In the late 1800’s, people in the United States began to seek protection for many beautiful tracts of land in the country so that they wouldn’t be bought up and used by private entities and corporations. In response to this push for protected lands, some of the first national parks and monuments were born into the world. Following this, more and more protected lands were set aside for protection and enjoyment. Unfortunately, at the time there was no specific entity created to maintain these parks, and they were just thrown under the control of multiple bureaucratic departments.

In August of 1916, President Woodrow Wilson formally created The National Park Service, a government entity designed specifically to promote and maintain these protected lands. Now, one hundred years later, the National Park Service is still going strong maintaining the nation’s park system, which has grown to a staggering 59 national parks. In order to celebrate this centennial, we decided to trek out to the middle of nowhere in southern Texas to explore one of the most remote and beautiful parks in the lower 48: Big Bend.



Established as a park in 1944, Big Bend sits right on 118 miles of the Rio Grande river. The name Big Bend is derived from the large bend the river makes as it winds the Mexican border. While the national park was created in 1944, the land’s history extends far beyond that. Historic buildings from centuries ago dot the landscape, and various historical artifacts continue to be found to this day, some estimated to be over 9000 years old. Some of the oldest things in the park however, were crafted by nature. The Santa Elena and Boquillas Canyons have been carved over thousands of years by the rushing waters of the Rio Grande, and are some of the most spectacular sights in the park.





As the 7th largest national park in the lower 48, Big Bend has an area 1,252 square miles. In addition to this, it contains an astounding amount of diverse life. Despite being located in a desert with temperatures that range from freezing, to over 110 degrees fahrenheit, Big Bend contains more than 1,200 species of plants, more than 450 species of birds, 56 species of reptiles, and 75 species of mammals. A large contributor to this vast diversity is the fact that the park, while mostly desert, contains an entire mountain range within itself. The Chisos Range exists in the center of the park, and offers a wild change in scenery from the desert floor that makes up most of the park. As you drive up the the main park road to the Chisos Basin Visitor Center, the desert gives way to steep red cliffs, lush vegetation, and cooler air.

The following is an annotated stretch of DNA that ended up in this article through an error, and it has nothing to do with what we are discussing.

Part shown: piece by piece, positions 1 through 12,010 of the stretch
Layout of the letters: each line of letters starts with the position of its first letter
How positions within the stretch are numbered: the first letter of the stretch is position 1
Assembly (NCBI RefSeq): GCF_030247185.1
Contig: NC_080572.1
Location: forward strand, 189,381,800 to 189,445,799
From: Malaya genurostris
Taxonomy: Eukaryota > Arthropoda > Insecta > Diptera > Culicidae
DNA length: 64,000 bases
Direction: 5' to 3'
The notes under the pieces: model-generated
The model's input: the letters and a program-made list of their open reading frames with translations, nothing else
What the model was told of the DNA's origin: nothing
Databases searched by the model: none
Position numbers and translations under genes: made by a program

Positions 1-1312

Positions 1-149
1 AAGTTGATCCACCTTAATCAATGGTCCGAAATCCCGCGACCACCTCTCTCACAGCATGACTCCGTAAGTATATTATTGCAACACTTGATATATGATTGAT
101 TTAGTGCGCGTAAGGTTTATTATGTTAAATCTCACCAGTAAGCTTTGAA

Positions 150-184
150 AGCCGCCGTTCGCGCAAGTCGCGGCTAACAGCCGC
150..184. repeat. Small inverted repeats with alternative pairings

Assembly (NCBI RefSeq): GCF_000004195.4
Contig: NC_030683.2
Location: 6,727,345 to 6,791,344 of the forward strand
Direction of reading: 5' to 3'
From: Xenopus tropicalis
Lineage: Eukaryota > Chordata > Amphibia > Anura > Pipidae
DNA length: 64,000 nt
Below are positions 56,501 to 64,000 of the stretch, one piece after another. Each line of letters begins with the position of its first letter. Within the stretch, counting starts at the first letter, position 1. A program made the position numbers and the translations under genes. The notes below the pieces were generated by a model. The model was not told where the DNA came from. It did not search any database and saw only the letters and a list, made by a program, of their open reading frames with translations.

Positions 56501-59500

One of the most breathtaking things about the park comes after the sun dips below the horizon. While the desert sunsets and sunrises always provide a beautiful view, what happens long after the sun disappears is not to be missed. Because of its remote location, Big Bend is home to some extremely dark skies. In fact, according to the International Dark Sky Association, Big Bend has the darkest skies of any place that exists in the lower 48. At night, the sky is bright with more stars than you’ve ever seen in your life. Looking up into the sky on a moonless night, you can see thousands of stars, planets, and the clear outline of the Milky Way band without any type of visual aid.



Because of our national parks, almost 500,000 square miles of land have been set aside to be protected and preserved for future generations, and without the National Park Service these lands would be mismanaged and unorganized. Wherever you are, make it a point this year to get out to your nearest protected lands and celebrate the National Park Service.

Photo Credit: @chandlerbondurant

Items packed up on this trip: